Oliver Rivas is an organizer based in Caracas, and one of a handful of National Assembly PSUV-bloc candidates with deep roots in the popular movement. He is also a founder and member of La Otra Escuela [The Other School], a Chavista collective that offers political education to cadres with grassroots work. In this VA interview, we talk about the impact of the blockade on Venezuela’s economy and its participatory democracy. Rivas also addresses popular Chavismo’s projects for the upcoming National Assembly.
What is at stake in the upcoming National Assembly elections?
First, the very existence of the Venezuelan nation-state is at stake in the upcoming elections. Of course, all countries on the periphery struggle for their existence in the unequal power relationship that exists between the Global North and the Global South. This is a global class struggle, where the aggressor is the imperialist pole, represented by NATO. They aim to recolonize our continent.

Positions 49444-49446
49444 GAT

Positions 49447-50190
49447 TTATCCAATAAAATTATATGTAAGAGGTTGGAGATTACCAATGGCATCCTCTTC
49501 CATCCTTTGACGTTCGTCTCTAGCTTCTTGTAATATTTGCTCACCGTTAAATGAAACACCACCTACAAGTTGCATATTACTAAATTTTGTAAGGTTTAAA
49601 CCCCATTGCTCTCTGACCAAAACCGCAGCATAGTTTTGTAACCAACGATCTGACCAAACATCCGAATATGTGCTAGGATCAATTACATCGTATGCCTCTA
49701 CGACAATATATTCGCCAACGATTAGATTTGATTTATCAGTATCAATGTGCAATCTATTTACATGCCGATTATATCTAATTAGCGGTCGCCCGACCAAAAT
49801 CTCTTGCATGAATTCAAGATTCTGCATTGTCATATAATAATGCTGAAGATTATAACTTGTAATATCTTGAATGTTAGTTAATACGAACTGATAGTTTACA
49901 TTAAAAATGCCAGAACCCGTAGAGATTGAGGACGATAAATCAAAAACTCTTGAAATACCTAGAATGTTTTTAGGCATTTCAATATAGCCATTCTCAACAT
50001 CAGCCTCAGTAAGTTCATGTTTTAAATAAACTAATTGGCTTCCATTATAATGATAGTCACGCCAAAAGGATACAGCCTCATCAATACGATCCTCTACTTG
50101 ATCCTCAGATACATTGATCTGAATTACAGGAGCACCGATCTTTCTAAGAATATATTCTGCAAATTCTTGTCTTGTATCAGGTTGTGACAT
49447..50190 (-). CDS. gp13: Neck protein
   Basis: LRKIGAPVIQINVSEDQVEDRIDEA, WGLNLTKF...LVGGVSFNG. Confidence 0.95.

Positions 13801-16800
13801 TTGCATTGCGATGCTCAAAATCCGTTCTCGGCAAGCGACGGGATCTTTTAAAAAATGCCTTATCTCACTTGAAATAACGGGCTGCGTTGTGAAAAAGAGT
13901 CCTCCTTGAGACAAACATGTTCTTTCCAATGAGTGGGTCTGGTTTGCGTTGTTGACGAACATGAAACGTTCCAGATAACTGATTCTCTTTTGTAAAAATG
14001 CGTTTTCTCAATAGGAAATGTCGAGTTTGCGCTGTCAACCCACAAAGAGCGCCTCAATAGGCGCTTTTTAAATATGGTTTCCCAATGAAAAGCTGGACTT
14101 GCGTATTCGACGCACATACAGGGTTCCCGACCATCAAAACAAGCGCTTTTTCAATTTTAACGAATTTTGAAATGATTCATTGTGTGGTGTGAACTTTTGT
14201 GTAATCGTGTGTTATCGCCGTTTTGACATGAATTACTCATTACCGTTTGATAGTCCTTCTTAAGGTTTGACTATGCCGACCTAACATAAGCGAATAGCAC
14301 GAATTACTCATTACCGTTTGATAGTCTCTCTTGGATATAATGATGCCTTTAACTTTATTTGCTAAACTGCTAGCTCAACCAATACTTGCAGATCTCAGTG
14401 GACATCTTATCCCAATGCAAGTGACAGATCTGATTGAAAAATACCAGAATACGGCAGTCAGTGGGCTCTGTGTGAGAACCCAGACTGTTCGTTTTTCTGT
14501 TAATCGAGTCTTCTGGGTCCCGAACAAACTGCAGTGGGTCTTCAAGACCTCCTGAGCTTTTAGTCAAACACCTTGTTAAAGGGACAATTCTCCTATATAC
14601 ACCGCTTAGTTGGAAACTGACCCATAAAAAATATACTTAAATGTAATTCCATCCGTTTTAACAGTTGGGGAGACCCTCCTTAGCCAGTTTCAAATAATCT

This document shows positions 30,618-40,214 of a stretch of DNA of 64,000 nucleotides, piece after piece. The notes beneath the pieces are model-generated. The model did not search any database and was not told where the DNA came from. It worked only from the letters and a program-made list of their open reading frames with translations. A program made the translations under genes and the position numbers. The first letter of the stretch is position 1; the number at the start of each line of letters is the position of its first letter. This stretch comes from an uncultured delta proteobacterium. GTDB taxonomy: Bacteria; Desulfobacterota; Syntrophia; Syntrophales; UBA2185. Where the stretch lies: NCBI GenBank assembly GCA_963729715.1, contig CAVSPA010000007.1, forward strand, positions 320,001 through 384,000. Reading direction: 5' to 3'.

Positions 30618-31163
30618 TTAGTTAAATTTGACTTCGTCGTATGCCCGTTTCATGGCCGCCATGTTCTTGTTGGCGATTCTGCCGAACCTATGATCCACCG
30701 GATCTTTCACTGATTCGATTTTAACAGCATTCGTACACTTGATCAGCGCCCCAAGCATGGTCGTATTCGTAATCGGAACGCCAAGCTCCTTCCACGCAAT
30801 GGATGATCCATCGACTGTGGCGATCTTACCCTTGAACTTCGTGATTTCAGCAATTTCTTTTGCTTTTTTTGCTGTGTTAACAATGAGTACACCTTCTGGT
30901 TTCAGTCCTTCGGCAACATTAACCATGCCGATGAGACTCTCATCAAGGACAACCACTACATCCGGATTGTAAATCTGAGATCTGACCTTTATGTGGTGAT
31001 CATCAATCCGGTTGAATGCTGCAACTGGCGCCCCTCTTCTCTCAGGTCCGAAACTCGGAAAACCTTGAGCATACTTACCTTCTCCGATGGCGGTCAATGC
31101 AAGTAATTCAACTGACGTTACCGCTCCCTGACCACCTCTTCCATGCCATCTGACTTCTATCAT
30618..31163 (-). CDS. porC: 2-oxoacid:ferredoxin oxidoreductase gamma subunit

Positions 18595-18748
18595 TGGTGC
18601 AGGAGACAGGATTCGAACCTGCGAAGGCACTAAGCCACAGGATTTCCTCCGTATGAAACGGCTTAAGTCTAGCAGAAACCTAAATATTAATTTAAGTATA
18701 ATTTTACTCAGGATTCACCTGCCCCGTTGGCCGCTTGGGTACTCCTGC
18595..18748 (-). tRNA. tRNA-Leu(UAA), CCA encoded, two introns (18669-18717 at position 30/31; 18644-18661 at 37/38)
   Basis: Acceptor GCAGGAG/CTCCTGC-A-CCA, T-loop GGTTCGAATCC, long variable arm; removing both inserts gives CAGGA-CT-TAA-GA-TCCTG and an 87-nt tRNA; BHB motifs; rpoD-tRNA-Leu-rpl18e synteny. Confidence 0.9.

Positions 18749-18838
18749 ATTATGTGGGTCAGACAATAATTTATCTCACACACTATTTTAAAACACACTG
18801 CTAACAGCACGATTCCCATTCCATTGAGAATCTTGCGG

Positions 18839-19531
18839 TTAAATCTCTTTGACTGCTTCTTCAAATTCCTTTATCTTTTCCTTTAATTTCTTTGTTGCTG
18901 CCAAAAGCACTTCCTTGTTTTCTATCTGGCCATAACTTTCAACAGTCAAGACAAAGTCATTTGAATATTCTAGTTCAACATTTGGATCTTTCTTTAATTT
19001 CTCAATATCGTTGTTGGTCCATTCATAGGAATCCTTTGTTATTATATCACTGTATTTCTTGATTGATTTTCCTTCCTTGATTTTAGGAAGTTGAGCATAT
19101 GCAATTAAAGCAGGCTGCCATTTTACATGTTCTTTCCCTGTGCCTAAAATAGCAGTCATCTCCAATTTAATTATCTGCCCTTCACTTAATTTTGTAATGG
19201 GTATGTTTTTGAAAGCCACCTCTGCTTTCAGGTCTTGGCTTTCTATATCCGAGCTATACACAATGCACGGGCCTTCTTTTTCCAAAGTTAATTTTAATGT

As such, the struggle in the upcoming elections is not with the Venezuelan opposition, which merely reflects the White House’s interests.
Second, in the upcoming elections, the possibility of continuing with the process of institutional changes that began in 1998 is on the line. Obviously, the revolution has suffered a process of stagnation, but it goes forward on the basis of unified progressive and revolutionary forces, with the latter assuming part of the direction.
The devastating force of the imperialist siege has targeted Venezuela’s dependent, capitalist rentier economy. This slashed the state revenues which were being distributed in a more just manner – the Bolivarian Revolution had rolled back more than 500 years of colonization. While it is true that there wasn’t a rupture or complete transformation of Venezuela’s economic structure, Chávez developed public policies that benefited the poor majorities and fostered self-managed and productive initiatives and communal experiences.